SAO PAULO (Reuters) - A police inquiry into corruption and unsanitary conditions in Brazil's powerful meatpacking industry contains more than 8,000 pages of evidence suggesting systematic fraud, not just isolated abuses, said three sources with direct knowledge of the probe.
The evidence, they said, will contradict assertions by the government and meat companies that police raids last week on meatpackers accused of bribery to conceal health violations had unfairly tarnished the entire industry.
Brazil's meat sector, facing suspensions from over a dozen of the more than 150 countries to which it sells, is scrambling to preserve business that fuelled $14 billion in exports in 2016.
So far, police have made public only a small percentage of the alleged abuses by meatpackers, the sources said, from small firms supplying the domestic market to major exporters who rank among the world's largest food companies.
Most of the suspected crimes, they added, remain under judicial seal.
"The investigation does focus on endemic corruption," one source with direct knowledge of the inquiry told Reuters, speaking on condition of anonymity. The person is not allowed to discuss the investigation publicly.
None of the three sources would name companies or individuals implicated by the evidence.
Brazil's federal police declined to comment.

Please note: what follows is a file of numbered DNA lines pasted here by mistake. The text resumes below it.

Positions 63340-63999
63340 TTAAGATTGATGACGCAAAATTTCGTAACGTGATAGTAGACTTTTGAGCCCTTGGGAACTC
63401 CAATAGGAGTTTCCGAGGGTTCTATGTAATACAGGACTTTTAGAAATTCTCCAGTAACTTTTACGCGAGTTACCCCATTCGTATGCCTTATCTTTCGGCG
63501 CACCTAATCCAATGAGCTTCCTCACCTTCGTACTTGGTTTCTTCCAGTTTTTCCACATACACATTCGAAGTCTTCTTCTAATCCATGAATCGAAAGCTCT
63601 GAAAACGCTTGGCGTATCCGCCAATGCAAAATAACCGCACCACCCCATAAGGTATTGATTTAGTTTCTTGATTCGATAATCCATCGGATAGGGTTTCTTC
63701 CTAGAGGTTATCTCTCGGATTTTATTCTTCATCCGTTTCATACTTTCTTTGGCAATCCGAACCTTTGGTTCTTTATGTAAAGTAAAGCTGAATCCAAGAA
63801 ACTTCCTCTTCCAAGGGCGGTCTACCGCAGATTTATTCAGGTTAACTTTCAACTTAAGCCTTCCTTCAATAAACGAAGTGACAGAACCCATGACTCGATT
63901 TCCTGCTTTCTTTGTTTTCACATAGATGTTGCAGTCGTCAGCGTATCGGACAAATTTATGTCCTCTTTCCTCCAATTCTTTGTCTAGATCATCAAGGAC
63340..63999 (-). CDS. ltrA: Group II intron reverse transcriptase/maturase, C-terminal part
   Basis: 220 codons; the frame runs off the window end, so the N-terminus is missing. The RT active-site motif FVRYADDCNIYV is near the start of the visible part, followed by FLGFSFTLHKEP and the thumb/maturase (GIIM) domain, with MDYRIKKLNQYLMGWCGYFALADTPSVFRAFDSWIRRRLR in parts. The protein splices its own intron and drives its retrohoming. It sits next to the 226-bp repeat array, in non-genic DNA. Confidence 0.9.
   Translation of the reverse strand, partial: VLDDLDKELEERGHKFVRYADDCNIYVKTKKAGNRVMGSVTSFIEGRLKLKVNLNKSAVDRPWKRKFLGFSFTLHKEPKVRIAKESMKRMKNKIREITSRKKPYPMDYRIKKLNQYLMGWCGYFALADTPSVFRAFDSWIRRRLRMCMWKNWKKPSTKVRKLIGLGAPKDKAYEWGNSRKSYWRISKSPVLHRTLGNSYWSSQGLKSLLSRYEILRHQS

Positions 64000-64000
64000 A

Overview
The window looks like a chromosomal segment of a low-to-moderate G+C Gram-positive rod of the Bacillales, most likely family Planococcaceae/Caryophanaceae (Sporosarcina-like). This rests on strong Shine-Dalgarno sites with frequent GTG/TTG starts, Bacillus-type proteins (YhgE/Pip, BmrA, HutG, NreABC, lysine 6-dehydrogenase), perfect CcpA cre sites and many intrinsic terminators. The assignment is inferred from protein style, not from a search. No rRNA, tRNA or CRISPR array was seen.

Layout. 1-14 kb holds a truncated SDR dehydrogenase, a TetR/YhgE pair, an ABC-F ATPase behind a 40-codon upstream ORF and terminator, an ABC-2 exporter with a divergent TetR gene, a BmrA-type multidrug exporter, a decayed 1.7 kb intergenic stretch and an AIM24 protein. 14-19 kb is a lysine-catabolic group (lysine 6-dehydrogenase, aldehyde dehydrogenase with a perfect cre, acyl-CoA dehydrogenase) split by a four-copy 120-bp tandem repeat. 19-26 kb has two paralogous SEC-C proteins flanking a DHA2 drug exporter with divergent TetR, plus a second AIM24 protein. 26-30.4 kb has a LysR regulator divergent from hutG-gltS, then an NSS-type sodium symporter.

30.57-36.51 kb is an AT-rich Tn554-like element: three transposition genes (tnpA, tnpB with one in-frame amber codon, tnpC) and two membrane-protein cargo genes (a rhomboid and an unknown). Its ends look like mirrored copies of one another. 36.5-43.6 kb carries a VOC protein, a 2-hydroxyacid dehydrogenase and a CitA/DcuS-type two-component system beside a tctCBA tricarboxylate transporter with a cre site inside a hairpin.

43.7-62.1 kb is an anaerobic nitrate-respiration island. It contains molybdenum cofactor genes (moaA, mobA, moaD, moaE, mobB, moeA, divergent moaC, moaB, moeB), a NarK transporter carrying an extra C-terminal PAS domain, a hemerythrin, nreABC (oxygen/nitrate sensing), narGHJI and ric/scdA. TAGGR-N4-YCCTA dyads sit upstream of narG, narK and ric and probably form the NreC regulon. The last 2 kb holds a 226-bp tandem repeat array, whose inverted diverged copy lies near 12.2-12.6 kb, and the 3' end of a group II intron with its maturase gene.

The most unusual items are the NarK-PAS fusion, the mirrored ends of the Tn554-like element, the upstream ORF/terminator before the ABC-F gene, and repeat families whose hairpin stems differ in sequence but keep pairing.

An Agriculture Ministry spokeswoman said the ministry would work with police and deal with further details as they emerge.
Since the scandal emerged one week ago, meatpackers and government officials have sought a balance between condemning any wrongdoing and asserting that Brazil boasts the highest sanitation standards of any meat industry worldwide.
The two-year investigation, known as "Operation Weak Flesh," has already lodged accusations against more than 100 people, mostly health inspectors, for taking bribes, allowing the sale of rancid products, falsifying export documents, or failing to inspect meatpackers at all.
Prosecutors have yet to present charges.
Still, governments from China, Hong Kong, the European Union and other major buyers in recent days announced at least partial bans on Brazilian meat imports.
Both companies deny wrongdoing.
Some politicians and government officials, including Agriculture Minister Blairo Maggi, accuse investigators of seeking the spotlight and sensationalising the probe.
The criticism prompted the head of the federal police in Brasilia to issue a joint statement with the Agriculture Ministry on Tuesday, saying incidents uncovered by police "do not represent a widespread malfunction of the Brazilian system."
The sources said that police agreed to issue it to relieve political pressure and continue their investigation in a calmer environment. The police did not respond to a request for comment about the statement.
Reporting by Brad Brooks and Stephen Eisenhammer; Editing by Paulo Prada and Frances Kerry